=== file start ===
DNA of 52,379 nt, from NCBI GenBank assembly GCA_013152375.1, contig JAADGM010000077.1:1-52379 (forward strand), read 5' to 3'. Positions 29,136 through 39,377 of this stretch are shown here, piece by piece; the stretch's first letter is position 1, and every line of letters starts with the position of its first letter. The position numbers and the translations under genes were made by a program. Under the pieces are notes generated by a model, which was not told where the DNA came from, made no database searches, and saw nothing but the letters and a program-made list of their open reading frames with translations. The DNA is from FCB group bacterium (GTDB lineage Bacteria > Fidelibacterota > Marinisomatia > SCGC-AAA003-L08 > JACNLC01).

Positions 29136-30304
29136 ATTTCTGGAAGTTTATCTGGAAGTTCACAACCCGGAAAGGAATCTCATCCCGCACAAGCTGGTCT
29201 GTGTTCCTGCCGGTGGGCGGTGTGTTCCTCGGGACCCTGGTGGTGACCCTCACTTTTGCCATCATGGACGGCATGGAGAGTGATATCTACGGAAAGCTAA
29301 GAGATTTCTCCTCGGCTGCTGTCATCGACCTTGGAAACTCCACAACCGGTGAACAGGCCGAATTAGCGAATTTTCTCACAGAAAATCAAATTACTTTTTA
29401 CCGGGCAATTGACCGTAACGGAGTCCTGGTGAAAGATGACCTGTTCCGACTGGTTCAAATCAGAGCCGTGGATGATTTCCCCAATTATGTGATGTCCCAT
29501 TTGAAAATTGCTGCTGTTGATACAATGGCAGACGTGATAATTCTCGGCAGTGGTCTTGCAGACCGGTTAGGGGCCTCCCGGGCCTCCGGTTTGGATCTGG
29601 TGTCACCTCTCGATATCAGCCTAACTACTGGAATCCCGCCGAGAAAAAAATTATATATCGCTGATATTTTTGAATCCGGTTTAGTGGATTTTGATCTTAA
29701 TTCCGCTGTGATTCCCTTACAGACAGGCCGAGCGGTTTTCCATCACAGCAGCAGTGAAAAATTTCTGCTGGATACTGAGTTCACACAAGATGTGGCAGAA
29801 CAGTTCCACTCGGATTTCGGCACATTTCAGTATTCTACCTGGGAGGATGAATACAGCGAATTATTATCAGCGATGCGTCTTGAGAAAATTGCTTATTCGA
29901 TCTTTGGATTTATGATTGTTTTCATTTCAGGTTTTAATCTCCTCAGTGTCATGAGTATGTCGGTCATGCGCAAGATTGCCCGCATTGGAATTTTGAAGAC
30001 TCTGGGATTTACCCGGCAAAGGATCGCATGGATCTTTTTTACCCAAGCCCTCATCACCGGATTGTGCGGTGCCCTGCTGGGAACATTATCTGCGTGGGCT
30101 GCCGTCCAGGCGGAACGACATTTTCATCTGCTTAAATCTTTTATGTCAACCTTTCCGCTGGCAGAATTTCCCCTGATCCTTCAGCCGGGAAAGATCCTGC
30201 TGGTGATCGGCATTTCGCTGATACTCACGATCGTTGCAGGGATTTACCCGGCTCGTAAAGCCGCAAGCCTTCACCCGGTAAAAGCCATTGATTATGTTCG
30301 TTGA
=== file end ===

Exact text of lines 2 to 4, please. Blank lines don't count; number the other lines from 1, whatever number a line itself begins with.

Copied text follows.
Positions 29136-30304
29136 ATTTCTGGAAGTTTATCTGGAAGTTCACAACCCGGAAAGGAATCTCATCCCGCACAAGCTGGTCT
29201 GTGTTCCTGCCGGTGGGCGGTGTGTTCCTCGGGACCCTGGTGGTGACCCTCACTTTTGCCATCATGGACGGCATGGAGAGTGATATCTACGGAAAGCTAA